Over the last couple of weeks, I have made great progress on two apps that I’m writing. Working on these two projects every week has been a personal goal of mine since I started this blog, and I’m excited to see what the future holds. However, this progress means that the development process starts to slow down and the testing phase begins. This past weekend, I spent most of my time getting ready to move my apps into testing mode. During this time, I developed some tips in order to help newer developers get ready for testing.
At the time of writing this post, I have been blogging about my software development career for over a month. Without a doubt, this has been an awesome career move for me. Ever since I posted my very first post I’ve gotten multiple compliments on the design of this website. These comments specifically surprised me the most, since I’m not a designer at all. However, I’m willing to work on the design of my apps until it looks good. I realize that I have not talked about iOS development lately. Don’t worry, I just finished the iOS app for Park-Lane Tobacconist. I think the app turned out quite well, and I definitely have plans to write about some new topics I learned during the process of making that app. I also plan to expand my writing in the area of mobile development to include Xamarin. I recently took on a cross-platform mobile application project, as a reason to check out the latest versions of the technology. I’m still in the early stages of this new project but my early thoughts on using cross-platform tools will be coming out in the next couple of weeks.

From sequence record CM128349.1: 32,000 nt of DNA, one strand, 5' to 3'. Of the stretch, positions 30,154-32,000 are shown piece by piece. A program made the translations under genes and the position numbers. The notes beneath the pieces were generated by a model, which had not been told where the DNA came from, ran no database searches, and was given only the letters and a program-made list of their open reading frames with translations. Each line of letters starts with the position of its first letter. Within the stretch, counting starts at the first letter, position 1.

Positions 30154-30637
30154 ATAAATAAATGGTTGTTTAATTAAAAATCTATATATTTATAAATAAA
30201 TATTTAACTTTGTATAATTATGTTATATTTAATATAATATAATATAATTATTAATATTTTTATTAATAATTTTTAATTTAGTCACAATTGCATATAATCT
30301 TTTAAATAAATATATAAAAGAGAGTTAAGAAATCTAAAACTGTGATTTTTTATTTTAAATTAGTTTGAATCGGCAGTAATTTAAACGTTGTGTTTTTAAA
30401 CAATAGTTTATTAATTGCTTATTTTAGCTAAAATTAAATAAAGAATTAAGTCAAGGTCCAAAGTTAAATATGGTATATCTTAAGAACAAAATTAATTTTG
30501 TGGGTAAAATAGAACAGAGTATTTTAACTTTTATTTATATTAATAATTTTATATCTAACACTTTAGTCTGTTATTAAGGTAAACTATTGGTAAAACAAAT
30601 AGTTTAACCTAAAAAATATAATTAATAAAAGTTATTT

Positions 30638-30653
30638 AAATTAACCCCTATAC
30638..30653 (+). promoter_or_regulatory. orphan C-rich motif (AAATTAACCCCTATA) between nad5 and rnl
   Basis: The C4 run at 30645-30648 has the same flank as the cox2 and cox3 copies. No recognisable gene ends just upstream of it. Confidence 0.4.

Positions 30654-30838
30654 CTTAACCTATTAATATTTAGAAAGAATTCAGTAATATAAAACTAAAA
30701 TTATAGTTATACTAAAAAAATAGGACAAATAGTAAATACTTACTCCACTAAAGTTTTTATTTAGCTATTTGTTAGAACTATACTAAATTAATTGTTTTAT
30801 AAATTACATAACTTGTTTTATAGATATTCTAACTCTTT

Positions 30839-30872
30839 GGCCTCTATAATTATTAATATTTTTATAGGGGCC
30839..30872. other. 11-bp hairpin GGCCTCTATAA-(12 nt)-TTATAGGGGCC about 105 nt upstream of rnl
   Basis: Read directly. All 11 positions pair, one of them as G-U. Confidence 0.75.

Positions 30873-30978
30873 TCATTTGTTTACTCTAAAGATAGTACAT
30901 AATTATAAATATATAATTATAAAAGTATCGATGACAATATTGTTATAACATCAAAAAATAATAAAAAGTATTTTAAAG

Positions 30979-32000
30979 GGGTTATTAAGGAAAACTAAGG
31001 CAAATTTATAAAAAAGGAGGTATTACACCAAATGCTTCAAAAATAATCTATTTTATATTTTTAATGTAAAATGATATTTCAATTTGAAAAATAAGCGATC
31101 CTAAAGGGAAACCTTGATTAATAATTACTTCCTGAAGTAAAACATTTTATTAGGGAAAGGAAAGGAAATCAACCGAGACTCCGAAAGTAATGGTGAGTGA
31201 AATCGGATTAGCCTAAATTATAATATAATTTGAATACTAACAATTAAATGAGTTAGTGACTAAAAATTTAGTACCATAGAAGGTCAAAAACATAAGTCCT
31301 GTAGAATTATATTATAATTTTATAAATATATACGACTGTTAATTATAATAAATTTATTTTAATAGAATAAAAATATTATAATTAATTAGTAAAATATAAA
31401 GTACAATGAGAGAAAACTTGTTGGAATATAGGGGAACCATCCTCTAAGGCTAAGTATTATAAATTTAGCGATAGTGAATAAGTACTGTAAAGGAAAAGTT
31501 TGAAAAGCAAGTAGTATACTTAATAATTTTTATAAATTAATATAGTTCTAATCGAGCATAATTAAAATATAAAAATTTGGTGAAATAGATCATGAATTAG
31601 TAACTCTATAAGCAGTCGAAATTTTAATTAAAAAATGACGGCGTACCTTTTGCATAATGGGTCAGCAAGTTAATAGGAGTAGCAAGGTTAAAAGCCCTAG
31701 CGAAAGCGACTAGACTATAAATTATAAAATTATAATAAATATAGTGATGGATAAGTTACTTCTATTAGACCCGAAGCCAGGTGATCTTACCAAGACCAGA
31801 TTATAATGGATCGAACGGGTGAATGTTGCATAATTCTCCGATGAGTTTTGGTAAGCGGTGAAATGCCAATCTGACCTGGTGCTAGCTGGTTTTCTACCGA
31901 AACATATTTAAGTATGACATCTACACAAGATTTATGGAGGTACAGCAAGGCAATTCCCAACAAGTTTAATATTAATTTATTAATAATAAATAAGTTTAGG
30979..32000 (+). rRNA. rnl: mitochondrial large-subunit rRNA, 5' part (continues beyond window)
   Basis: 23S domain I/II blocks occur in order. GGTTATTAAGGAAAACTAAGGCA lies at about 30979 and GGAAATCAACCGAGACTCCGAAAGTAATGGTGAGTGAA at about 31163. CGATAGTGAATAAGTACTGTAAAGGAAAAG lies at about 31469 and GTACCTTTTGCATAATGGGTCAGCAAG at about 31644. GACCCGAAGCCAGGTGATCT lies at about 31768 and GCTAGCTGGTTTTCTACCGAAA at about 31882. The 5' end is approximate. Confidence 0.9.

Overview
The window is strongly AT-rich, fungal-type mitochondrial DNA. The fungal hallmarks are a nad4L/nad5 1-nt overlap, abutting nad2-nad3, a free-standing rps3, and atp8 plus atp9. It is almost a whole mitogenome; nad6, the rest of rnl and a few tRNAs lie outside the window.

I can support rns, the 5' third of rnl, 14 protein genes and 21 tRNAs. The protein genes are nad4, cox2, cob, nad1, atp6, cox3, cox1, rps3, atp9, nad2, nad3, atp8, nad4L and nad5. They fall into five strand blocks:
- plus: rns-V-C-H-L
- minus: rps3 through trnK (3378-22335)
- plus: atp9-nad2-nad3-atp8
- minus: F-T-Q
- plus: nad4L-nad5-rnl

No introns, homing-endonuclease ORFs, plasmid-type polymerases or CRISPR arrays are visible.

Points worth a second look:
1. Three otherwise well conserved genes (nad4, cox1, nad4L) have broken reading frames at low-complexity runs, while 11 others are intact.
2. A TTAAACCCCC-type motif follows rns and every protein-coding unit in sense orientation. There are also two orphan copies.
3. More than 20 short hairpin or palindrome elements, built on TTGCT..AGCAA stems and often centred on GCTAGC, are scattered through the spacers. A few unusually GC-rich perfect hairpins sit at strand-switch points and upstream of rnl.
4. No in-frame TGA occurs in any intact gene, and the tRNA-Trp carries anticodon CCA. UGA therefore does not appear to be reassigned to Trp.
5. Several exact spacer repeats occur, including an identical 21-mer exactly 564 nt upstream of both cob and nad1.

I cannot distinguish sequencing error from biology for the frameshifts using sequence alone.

As many of you know, I like to stay busy. At any given time I have about two or three software projects going at the same time. Currently, I have 4 projects going right now. These projects include 2 mobile apps and 2 web-based projects. In addition to all of that, I work full time and attend college at night. However, I love being busy with my software projects because it helps me learn new skills and helps me get new client work. With that being said, I still find room in my day to taking care of myself, spend time with my family and to enjoy a good show on Netflix. To achieve a decent work-life balance, I had to develop a system in order to manage my time better in order to make room for my projects. The result is a four-step plan that anyone can follow in order to improve your efficiency.
If your reading this, then you stumbled on to my next post since writing my introductory post on New Years Day. If you have not read that yet, I strongly suggest you do that to learn more about why I’m blogging. Anyway, today’s post is all about some recent findings I discovered during the development process of the ParkLane iOS app. My use case is pretty simple and common for the platform. I have a login and sign up ViewControllers inside my app where the user can fill out some fields to create an account in our database or login into a existing one. However, I needed some kind of alert to pop up on the screen to tell a user if one of the following errors occurred: